What images depict Beowulf as an epic hero?

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The epic hero is a literary convention that defines a specific type of character. This kind of character typically possesses a number of particular traits, including some sort of extraordinary ability.

Beowulf’s extraordinary ability is his strength--no man alive, and almost no monster alive, can match it. The most famous image demonstrating Beowulf’s strength comes early in the story when he fights the monster Grendel:

He twisted in pain,

And the bleeding sinews deep in his shoulder

Snapped, muscle and bone split

And broke.

This passage shows Beowulf defeating Grendel. But Beowulf doesn't simply win the battle; he does so in grand style (or we might say, in “epic” style) by ripping Grendel's arm from his body. The image of Grendel's arm slung over a rafter in Herot is one of the most famous in all of English literature.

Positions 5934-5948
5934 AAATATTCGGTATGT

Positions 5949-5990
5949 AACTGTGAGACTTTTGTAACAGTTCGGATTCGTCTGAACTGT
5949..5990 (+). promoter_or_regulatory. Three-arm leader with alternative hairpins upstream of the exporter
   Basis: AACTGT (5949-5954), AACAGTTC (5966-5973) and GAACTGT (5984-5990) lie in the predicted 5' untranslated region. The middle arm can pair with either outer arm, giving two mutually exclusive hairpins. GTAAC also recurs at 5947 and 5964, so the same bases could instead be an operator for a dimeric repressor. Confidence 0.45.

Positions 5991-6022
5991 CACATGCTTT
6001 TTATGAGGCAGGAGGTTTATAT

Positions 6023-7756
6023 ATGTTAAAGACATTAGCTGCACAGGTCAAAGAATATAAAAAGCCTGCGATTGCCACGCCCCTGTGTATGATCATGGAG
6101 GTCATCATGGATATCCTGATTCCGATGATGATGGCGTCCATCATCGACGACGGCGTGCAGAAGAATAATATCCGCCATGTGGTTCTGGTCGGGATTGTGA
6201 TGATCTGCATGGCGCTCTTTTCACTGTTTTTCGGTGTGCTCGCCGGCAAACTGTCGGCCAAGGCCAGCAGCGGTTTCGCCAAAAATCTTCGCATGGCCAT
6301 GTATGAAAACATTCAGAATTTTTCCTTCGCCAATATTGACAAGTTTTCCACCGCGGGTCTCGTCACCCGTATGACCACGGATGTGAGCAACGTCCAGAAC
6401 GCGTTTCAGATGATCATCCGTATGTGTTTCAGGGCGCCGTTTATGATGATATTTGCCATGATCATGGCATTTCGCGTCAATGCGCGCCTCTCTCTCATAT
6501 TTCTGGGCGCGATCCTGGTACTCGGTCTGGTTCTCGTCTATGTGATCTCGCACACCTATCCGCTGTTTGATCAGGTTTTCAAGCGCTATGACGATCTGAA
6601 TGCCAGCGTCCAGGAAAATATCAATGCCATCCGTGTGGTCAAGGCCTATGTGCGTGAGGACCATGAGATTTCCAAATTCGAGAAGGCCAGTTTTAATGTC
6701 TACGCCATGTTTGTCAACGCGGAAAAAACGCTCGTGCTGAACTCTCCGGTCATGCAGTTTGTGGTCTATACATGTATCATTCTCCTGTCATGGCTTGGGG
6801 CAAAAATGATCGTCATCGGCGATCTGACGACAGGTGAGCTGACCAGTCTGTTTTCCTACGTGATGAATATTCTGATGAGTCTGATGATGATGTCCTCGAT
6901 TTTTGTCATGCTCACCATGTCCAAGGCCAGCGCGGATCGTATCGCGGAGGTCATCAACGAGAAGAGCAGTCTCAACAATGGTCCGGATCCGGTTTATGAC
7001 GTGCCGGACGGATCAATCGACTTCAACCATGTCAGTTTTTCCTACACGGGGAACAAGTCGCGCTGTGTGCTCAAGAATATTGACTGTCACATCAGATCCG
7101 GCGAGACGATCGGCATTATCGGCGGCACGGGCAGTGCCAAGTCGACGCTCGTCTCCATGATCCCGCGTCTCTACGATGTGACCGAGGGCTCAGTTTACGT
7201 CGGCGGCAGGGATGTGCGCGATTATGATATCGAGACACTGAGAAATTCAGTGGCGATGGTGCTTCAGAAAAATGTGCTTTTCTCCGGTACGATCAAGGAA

Another key trait of the epic hero is his embodiment of his culture's ideals. Beowulf, as part of the early Middle Ages warrior culture, shows the courage that was so highly prized. We see this most poignantly in the poem's final battle, as Beowulf and his trusted friend Wiglaf battle the dragon. Beowulf is an old king now, no longer the fearsome warrior of his youth. In this passage, he has been mortally wounded by the dragon, but continues to fight on, with Wiglaf's help:

And Beowulf drew

His battle-sharp dagger: the bloodstained old king

Still knew what he was doing. Quickly, he cut the beast in half, slit it apart.

It fell, their courage had killed it.

This is Beowulf's last act on Earth. Moments later he dies from the dragon-inflicted wounds. But, as we can see, his courage holds until the end.

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